beach (262)

Reflections on the State of This Blog

I’ve been doing this blog since 2005 — 15 years. Over 5½ million page views. Over 4 million unique visits. I was most active in 2012-13, when I was getting about 3,500 page views a day.

But as the years went by, I posted less and less. I started putting up photos on Instagram a few years ago; it’s a photographer’s dream, except for the Facebook factor (like the increasing ads). I put in a lot less time blogging world these days, partly due to Instagramming, partly due to the fact that I have to concentrate on books to keep us afloat.

The best way for you to keep up with what’s going on around here these days, and with me, is to get on my GIMME SHELTER newsletter list. At this stage, with the social media blizzard, email is a form of communication out of the past that suddenly seems to have a new relevance.* I’m writing for a select group of people (latest count about 2,000), not winging it out into the socialnetworkosphere.

If you want to get on the list, subscribe with your email address here. I send one out maybe every 4-6 weeks these days.

*It’s not that “The old is new again.” It’s rather that the old is being looked at in a new light in this digital age, and being rediscovered for its relevance, its soulfulness, its imperfections.

Música del Día: Iko Iko, Dr. John: (Listen to his piano notes at very end of song.)

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A Night on the Beach

Spent first night after Equinox on beach in this beautifully constructed little shack. Had a wooden floor!
I like the ephemerality of beach shacks. It’s always a surprise to see them, and they’re never there for long.

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Home Sweet Home on Baja Beach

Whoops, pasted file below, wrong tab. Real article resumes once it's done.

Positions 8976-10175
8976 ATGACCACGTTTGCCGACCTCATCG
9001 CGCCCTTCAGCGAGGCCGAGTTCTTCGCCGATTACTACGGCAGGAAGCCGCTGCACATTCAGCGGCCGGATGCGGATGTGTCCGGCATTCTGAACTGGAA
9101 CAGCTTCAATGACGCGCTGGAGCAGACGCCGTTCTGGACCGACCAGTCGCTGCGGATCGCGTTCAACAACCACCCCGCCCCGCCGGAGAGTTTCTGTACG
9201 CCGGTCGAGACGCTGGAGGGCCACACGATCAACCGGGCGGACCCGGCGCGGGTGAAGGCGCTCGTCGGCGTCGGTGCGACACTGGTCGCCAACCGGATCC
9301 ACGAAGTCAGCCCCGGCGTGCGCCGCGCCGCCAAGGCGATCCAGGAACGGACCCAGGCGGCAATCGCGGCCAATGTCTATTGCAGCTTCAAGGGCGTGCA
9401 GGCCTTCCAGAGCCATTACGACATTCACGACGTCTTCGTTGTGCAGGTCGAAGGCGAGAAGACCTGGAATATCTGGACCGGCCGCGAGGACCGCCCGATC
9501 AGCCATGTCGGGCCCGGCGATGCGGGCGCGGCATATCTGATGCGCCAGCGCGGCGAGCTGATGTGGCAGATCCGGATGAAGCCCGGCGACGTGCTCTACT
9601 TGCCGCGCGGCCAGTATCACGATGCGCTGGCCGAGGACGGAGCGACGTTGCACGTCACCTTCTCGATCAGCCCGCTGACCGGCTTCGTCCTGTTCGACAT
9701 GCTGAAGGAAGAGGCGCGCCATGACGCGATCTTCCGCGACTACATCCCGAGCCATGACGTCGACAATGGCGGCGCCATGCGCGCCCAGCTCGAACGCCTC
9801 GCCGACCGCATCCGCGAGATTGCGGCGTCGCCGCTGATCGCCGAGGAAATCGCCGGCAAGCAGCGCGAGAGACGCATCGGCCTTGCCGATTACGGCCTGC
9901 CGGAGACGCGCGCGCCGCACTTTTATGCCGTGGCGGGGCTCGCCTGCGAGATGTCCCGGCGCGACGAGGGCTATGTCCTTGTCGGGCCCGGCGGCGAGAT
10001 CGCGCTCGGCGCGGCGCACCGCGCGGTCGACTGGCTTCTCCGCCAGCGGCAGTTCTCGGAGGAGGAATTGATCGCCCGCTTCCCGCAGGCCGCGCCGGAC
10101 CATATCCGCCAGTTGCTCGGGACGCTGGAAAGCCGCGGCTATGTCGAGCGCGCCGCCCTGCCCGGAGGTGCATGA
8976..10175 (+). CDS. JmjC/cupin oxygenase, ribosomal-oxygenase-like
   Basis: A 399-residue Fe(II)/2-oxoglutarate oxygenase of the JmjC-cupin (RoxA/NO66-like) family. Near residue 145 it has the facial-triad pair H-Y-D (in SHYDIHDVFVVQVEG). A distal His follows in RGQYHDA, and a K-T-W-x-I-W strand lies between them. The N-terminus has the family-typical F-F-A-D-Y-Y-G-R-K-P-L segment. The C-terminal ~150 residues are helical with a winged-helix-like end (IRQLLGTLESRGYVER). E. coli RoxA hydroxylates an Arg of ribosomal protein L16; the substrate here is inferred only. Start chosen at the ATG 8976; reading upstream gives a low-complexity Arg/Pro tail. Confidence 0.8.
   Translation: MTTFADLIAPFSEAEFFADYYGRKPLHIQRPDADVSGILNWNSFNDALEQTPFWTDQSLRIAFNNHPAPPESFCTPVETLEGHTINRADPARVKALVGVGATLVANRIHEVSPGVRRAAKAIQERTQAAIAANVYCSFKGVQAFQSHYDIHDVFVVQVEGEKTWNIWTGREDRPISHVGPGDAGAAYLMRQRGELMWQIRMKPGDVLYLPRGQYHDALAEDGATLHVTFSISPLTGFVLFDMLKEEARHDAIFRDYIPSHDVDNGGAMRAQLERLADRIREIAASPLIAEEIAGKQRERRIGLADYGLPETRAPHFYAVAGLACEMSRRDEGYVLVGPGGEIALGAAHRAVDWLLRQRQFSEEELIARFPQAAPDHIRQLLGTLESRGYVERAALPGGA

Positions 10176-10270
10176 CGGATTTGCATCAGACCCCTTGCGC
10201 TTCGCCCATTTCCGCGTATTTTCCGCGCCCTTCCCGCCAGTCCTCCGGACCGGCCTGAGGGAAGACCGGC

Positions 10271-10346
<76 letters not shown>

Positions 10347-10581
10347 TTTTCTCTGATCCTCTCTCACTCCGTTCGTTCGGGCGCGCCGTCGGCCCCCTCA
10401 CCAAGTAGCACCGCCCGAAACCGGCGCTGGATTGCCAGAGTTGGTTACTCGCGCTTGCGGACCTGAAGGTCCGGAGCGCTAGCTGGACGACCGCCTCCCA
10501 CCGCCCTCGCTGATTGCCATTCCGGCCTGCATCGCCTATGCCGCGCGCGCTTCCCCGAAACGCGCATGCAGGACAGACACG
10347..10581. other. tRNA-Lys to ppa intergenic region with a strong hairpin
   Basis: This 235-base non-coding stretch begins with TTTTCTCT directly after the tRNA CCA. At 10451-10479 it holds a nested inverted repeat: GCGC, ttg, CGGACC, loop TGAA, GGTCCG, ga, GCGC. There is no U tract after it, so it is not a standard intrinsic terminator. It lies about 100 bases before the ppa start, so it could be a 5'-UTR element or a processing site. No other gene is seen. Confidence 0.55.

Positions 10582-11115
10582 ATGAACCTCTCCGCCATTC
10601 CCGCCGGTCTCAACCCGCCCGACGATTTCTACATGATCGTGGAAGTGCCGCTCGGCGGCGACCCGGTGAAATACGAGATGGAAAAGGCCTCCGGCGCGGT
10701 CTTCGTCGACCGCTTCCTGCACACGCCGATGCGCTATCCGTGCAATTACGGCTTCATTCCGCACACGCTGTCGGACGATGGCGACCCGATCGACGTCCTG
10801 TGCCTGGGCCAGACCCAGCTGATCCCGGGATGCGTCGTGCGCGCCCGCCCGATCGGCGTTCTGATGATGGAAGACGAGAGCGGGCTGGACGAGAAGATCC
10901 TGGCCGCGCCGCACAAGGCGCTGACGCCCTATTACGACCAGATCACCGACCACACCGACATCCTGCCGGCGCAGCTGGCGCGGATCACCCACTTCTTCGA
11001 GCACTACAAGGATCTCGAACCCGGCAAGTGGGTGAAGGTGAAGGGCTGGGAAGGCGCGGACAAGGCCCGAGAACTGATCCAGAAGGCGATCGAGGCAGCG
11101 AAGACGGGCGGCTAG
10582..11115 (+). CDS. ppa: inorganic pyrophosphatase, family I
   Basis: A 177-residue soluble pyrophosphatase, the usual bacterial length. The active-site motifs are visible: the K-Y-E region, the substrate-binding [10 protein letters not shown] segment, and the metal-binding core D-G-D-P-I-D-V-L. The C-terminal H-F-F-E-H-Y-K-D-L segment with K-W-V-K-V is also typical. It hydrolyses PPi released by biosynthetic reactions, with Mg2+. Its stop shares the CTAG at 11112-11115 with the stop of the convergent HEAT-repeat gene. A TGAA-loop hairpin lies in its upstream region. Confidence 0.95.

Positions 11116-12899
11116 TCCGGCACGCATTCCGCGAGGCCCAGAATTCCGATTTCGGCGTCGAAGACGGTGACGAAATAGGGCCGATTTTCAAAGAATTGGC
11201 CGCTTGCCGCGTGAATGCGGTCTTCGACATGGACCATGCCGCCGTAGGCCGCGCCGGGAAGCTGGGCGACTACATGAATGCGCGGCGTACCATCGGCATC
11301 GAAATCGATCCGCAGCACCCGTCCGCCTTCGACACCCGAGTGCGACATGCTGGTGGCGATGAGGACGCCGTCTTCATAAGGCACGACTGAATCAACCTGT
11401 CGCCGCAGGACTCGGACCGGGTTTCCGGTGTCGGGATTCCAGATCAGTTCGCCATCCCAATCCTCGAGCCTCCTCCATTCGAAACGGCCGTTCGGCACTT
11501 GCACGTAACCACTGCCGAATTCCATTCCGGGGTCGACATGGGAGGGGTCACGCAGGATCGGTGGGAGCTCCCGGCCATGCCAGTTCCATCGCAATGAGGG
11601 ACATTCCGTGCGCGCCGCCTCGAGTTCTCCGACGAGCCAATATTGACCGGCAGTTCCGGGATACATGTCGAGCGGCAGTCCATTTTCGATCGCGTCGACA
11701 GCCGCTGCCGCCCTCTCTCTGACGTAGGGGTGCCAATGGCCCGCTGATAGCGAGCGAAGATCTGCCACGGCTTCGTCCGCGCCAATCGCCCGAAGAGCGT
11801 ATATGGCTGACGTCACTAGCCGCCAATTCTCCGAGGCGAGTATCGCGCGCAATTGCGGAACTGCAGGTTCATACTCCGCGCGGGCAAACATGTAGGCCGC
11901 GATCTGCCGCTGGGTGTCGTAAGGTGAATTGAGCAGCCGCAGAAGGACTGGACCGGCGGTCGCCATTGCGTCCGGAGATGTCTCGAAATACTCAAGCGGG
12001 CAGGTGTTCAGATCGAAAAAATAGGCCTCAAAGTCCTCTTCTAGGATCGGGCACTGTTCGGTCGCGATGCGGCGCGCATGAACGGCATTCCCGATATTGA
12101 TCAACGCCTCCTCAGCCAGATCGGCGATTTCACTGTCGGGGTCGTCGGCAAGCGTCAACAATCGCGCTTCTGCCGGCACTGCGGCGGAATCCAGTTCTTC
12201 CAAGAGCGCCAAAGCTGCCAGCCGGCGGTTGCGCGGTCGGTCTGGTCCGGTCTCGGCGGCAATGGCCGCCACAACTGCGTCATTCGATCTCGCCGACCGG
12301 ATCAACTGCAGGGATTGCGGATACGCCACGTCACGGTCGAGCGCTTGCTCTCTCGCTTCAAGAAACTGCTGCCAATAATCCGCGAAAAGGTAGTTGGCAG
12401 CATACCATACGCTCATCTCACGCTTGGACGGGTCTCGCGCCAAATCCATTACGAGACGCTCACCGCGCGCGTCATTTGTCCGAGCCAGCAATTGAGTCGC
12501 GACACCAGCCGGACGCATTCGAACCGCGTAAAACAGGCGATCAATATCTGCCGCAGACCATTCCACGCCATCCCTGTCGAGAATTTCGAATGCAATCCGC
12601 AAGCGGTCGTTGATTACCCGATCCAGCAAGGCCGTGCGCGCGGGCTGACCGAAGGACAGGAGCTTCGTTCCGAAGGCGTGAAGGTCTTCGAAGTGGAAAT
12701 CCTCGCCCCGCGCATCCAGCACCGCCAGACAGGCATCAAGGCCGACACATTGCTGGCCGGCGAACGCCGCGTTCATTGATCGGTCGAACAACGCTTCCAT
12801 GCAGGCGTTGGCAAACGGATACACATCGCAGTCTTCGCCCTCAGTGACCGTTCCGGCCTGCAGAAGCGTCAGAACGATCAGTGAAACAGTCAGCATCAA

I’ve probably posted this before, but I just ran across it again. 1983 Toyota 4×4, a few years before they had independent suspension for front wheels. The Baja natives preferred it because the front axle was stronger. Air Camping tent, made in Italy; this was before rooftop tents were even known in the USA. Up off the beach, or desert floor, no worry about snakes or scorpions, breezes blew through mosquito netting. I’d drive 12 miles east of San Jose del Cabo, then down an arroyo to beach, then let air out of tires and go another 2 miles on soft sand to a secluded spot where there was surf, fish and a shipwreck. I’d orient the tent so that I faced the water, put up the 12′ by 14′ flea market tarp (anchored by hanging sand bags), and spend 4-5 days in solitude. No need for clothes.

In summer heat, I’d pretty much stay inside the shade from 11 AM to 5 PM; the sunrises and sunsets were exquisite times of day. Go surfing or paddling or swimming, run on beach, wander in desert. The tropical desert in Los Cabos area (just below Tropic of Cancer) is subtle. When you get to know it, you see all kinds of life and beauty therein.

I’d remove all signs of having visited the beach when I left.

Of course, I hear there’s a house there now, and I’ll bet some gringo has blocked beach access.

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Surfer’s Journal Article

I’ve always enjoyed Surfer’s Journal. It’s a class act in the surfing world. The magazine was started by Steve and Debbee Pezman in 1992, and was completely different from other surfer magazines. Bi-monthly, with minimal advertising; supported by readers, not newsstand sales; great photos and production values; “more book than magazine.”

About six months ago, Steve Pezman and photographer Leo Hetzl spent three days with us, doing this interview and shooting photos. It’s a real honor. They gave me permission to make this PDF of the article. Check out the other articles in this issue: www.surfersjournal.com/current-issue

The PDF can be downloaded or viewed from here.

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